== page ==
Using technology to tame Fluctuating container rates
A computer platform “where shipping lines and their customers can negotiate forward contracts could help improve vessel utilization levels and reduce freight rate volatility,” says a white paper based on research conducted by the London-based shipping consultants Drewry and the supply chain software company CyberLogitec.
“The market for ocean freight services remains exposed to the inherently dynamic nature of demand and fixed nature of supply which results in oscillating vessel load factors and freight rate volatility,” says the report.
“Many of the market’s pain points could be addressed through a capability to flexibly buy or sell ocean freight services in advance, using a neutral, global platform,” says Philippe Salles, head of e-business, transport and supply chain at Drewry Supply Chain Advisors. “Volume commitments and capacity guarantees would provide an early visualization of demand to the market, thereby reducing the supply-demand mismatch and rate volatility, to the benefit of all market participants.”
Jas Foo, senior marketing manager at CyberLogitec, says, “We do have a new platform that answers the issues of the white paper that we co-researched with Drewry. The platform is currently at the final stage of approval and we are looking to release the service latest early next year.”
CyberLogitec is headquartered in Seoul, South Korea, and has offices in the U.S., China, Spain, Singapore and Vietnam. It is owned by EUSU Logistics Holding.
The product that CyberLogitec says it is planning to launch could be a competitor to the New York Shipping Exchange (NYSHEX), a multi-carrier platform that allows shippers to secure space, equipment and fixed rates up to six months in advance from six carriers: Maersk, COSCO Shipping and its OOCL affiliate, CMA CGM, Hapag-Lloyd and Hyundai Merchant Marine.
Gordon Downes, the chief executive officer of the exchange, says the Drewry study is “validating what we said from the beginning — that a two-way commitment, forward contracting has benefits for carriers and shippers. It benefits everyone.”
Philip Damas, head of Drewry Supply Chain Advisors, notes that a number of container individual carriers also have created services that offer space commitments. These include Maersk Spot, APL’s Eagle GO.Guaranteed, Hapag-Lloyd’s Shipping Guarantee, and Kuehne + Nagle’s KN Pledge.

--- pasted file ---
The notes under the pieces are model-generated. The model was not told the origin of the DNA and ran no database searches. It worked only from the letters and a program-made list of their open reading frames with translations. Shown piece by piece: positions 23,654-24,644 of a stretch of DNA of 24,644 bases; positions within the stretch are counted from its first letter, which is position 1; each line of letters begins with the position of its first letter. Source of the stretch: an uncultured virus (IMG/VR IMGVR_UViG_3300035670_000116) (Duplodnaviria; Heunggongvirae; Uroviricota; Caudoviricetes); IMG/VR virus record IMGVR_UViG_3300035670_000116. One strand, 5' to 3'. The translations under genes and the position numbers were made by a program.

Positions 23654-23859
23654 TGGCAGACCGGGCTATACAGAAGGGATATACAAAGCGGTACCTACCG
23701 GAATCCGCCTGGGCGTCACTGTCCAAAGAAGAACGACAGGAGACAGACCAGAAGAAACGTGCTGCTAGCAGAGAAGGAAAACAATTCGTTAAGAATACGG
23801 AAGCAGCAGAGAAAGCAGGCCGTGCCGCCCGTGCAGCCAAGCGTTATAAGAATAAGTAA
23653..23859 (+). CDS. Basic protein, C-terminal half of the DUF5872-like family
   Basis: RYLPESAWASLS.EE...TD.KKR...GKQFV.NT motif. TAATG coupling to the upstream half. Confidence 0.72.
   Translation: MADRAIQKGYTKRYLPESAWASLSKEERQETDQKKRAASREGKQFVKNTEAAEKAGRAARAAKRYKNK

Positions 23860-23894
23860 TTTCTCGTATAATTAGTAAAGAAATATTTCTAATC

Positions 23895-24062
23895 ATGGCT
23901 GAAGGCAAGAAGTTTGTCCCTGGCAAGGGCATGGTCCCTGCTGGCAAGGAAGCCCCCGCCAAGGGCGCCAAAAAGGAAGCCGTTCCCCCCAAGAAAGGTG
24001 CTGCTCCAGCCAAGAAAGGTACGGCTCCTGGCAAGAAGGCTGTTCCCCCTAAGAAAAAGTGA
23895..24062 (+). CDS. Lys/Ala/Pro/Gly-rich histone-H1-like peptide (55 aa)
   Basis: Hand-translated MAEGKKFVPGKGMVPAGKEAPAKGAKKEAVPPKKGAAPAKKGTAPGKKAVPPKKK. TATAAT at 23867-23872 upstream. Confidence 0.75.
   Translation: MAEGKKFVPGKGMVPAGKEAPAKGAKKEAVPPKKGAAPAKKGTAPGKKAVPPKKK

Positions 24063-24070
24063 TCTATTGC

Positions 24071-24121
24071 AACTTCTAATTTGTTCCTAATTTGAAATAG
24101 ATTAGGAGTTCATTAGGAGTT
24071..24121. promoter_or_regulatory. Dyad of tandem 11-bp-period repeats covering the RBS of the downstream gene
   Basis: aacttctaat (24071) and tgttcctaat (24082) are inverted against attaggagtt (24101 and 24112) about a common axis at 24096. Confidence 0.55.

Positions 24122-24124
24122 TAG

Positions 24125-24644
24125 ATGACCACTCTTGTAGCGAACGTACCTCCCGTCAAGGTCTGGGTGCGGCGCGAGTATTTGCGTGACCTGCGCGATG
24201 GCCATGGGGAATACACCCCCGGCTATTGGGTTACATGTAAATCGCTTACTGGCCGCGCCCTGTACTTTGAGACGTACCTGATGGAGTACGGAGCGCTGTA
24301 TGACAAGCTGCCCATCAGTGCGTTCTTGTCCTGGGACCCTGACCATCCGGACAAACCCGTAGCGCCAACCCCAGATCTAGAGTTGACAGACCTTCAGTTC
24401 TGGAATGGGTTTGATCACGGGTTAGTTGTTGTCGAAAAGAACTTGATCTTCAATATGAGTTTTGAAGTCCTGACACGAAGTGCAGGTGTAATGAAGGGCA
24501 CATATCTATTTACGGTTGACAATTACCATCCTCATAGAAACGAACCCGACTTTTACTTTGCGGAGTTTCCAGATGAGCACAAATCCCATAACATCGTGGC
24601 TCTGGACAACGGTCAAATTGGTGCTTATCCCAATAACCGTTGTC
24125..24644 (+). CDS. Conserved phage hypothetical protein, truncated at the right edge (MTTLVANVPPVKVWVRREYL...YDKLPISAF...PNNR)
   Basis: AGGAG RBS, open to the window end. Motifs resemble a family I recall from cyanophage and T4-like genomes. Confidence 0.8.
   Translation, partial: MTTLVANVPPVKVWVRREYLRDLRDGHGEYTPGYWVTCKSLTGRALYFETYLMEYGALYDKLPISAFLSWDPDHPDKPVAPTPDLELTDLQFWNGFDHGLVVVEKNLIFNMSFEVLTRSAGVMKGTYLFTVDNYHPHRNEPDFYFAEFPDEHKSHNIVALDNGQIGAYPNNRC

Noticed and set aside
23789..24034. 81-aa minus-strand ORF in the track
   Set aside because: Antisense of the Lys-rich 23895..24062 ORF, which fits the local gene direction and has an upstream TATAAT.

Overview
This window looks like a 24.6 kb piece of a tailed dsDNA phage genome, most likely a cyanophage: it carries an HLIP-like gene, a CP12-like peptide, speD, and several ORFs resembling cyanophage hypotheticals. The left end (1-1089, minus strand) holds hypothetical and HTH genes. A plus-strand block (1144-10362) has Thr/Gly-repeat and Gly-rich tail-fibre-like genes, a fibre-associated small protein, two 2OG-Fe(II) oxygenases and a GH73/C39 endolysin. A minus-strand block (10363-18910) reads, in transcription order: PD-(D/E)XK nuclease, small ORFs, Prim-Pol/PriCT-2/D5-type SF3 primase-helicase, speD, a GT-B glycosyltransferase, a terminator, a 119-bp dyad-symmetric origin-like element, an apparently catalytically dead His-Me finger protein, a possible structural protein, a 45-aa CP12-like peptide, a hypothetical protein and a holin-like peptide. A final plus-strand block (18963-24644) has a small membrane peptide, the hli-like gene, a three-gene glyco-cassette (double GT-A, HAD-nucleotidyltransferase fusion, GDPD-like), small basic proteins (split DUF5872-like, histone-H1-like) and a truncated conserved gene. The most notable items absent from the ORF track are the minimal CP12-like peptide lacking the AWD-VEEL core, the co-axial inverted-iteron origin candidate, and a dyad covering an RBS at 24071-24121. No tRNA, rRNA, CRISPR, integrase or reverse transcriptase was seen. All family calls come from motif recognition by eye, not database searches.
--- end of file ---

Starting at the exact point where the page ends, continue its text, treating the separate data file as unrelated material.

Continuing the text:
Damas believes there is a need for an industry-wide platform “for the convenience of the customer” and that such a system should have “a link into the carriers’ operation. … To get all this to work and to be synchronized you need the bookings and the carriers’ own operational systems to be integrated.
“You need a system where even a small shipper should be able to book weeks in advance and know at what price they will move their cargo,” he says.
He says while large shippers can sign annual contracts in which freight rates are more or less fixed for a year, “medium and smaller shippers don’t have any of this predictability or stability” and must book in the spot market, where prices can change week to week or even day to day.
The white paper explains, “Shippers and intermediaries like forwarders and NVOCCs that are large enough will try to ring-fence those volumes they can forecast with reasonable certainty and secure long-term service contracts for those volumes. This way, the ‘contract market’ provides some stability and predictability to the current markets. Still Drewry estimates that the ‘spot markets,’ where cargo is booked on the short term and with very little visibility or predictability, account for about 45% of the volumes on the Asia-West Coast North America trade and even 70% on the Asia-North Europe trade.”
Freight rate fluctuations in the spot market can be huge.
Drewry says, “On average, the two-week freight rate variations are 9.0% on the trans-Pacific eastbound trade and 24.6% on the Asia-North Europe” lane.
Reviewing rates since 2011, Drewry and CyberLogitec found instances in which “even in a two-week time frame, prices on the trans-Pacific trade may change by as much as 94% and on the Asia-North Europe trade even by 324%.”
Those yo-yoing prices are, of course, a major problem for manufacturers and retailers.
Drewry notes, “Typically, ocean transport cost makes up about 3% to 5% of the landed cost of a consumer product. So a shipper’s exposure to the effects of freight rate volatility is smaller than for a shipping line but because most shippers fix their sales prices six to 12 months ahead, their product margins can be compromised by sudden ocean cost fluctuations.”
Drewry says a platform allowing for forward selling also would benefit carriers.
“For shipping lines, forward selling of vessel slots, underpinned by volume commitments, would put them in a stronger position to forecast their revenues and reduce their cost of capital. The early visualization of demand could also be linked to collaborative, dynamic capacity management and increase vessel load factors. The reduced freight rate volatility would assist in stabilizing vessel P&Ls and improve invoice accuracy. The ability to ‘sell forward’ will provide an effective hedge against freight rate decreases.”
It also notes that “at the operational level, freight rate volatility poses challenges to shipping lines: The multiplication of quotes also multiplies the number of manual errors, and Drewry’s 2018 Shippers Survey found that 66% of shippers are not satisfied with their shipping line’s billing accuracy.”
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